this is our front yard vegetable gardenhere in uh. kansas city missouri and i know that people all over the country are growing gardens in some in their front yards in some people are gettingin trouble for vegetable gardens in their front yards uh. cuz they suppopseldy don’t look as good
but uh. we’re trying to make it look as good as possible I’m not really sure with the city laws are here in Kansas City about it we don’t have a homeowners association but uh we did a few things just to makesure it looked good so we didn’t have any public complaints uh. firstthing we did is we put in that decorative brick
around the edge we used to have just some regular old building construction bricks so wechanged that to some decorative edging before we put this garden in uh. next thing we did that we think helped a lot is we put the flowersall around the edge the uh. marigolds
so you see some color from street uh. rather than just the plants hastily can try to put the plants in no end ascending heights so we got the shortstuff in the front so you can see the flowersand herbs
them a bigger stuff in the back tears bessie couldn’t have been worked perfectly well um. so sick of all few things that we did try to make thisa little better
signed some steps you can see thestatues from st that uh. colors appear on my sleeveagain although i can’t roll we’re gonna form back a little bit cruise again we don’t want debating the seventeen s t uh. we got here is you know some herbs mls signs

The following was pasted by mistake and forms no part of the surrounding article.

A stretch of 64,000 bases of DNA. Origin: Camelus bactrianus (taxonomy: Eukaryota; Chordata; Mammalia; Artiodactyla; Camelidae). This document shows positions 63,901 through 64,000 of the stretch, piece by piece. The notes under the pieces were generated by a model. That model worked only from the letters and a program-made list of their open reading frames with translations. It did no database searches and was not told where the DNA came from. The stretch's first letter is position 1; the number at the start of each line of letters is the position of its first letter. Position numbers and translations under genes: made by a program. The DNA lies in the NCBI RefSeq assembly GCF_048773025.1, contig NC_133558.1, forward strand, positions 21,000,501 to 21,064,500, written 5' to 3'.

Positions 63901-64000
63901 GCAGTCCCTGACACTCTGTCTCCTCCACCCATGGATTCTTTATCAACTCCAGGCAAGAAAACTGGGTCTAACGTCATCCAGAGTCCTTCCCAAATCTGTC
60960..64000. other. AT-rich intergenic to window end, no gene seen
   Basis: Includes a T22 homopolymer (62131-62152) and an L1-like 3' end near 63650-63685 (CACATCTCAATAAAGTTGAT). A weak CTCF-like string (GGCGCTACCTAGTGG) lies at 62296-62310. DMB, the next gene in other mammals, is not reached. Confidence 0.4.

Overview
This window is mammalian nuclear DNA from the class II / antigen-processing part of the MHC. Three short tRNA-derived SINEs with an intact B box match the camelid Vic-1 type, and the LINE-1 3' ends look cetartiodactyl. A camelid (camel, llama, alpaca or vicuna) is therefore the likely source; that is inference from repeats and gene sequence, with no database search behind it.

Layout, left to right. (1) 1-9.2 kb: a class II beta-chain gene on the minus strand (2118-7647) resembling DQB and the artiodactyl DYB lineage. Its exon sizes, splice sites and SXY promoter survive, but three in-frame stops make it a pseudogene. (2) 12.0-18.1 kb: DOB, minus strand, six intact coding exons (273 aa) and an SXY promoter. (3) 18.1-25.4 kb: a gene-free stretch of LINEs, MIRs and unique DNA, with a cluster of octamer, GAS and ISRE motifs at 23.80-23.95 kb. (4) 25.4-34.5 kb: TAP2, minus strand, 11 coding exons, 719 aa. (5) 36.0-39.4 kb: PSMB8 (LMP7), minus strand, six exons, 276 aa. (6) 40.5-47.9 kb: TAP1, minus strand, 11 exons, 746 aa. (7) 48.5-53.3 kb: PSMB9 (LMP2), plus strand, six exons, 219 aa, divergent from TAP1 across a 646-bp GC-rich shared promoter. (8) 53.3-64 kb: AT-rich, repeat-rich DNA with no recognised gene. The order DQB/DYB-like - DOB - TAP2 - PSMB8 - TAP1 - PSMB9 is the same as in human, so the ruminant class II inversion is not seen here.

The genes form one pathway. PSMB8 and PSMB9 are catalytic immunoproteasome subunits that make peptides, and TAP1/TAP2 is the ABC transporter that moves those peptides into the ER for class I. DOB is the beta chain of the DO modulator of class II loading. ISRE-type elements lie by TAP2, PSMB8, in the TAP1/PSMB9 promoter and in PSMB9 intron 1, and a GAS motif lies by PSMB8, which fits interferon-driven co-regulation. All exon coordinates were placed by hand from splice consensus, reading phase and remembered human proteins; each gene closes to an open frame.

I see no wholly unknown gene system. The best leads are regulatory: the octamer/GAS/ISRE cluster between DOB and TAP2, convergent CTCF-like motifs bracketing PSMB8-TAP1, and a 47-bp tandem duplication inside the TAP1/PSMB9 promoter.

Google Fiber Comes to Kansas City KS
PATRICK PICHETTE: Data speedis like oxygen, right? Oxygen you take for granteduntil it disappears, and then it becomes everything, right? Data is the same thing, right? Everything runningfine is fine. And then when you don’thave data, when you buffer, you go, what?
Sucky. I don’t know if you can seesucky on camera, but anyways, like very sucky. JOE REARDON: Lack of bandwidth,the idea that there’s not enough access today,I think, is evidenced in all kinds of places. ROBB HEINEMAN: I have all kindsof personal experiences where the internet and the speedof the internet’s been
incredibly frustrating. CINDY LANE: The average highschooler has texted 1,200 times from the time they getout of bed to when they hit school at 7:30 in the morning. And so their world is fast,fast, fast, but when they get to the school, weslow way down. SERGEY BRIN: Processor speed,power consumption, networking that we deploy withina datacenter.
It has gotten just incrediblyfaster, by an order of magnitude, every few years. MILO MEDIN: The communicationsnetwork is the thing that’s falling behind in thespeed of innovation. What we’re trying to do withthis effort is to take people from the megabit webto the gigabit web. PATRICK PICHETTE: Today,everybody’s used to three, four, five, six, 10,20 megabits, right?
So a gigabit is like a thousandtimes bigger. MILO MEDIN: One of our goalsis to actually deliver that kind of connectivityto ordinary people. SERGEY BRIN: That’s why we’rerolling out communities, starting with Kansas City, thatare going to give one gigabit of accessto every home. BO FISHBACK: It is going toprobably be the most buzzed event in the history of KansasCity on the day it’s announced
and that is pretty awesome. That’s pretty amazing. KEVIN LO: In Kansas City,Kansas, we were absolutely blown away by the leadership. The Mayor, the city staff,the utility as well. BRENT MILES: Next stepinfrastructure. ROBB HEINEMAN: Nerdout the stadium. DR. ROY JENSEN: Immediacy.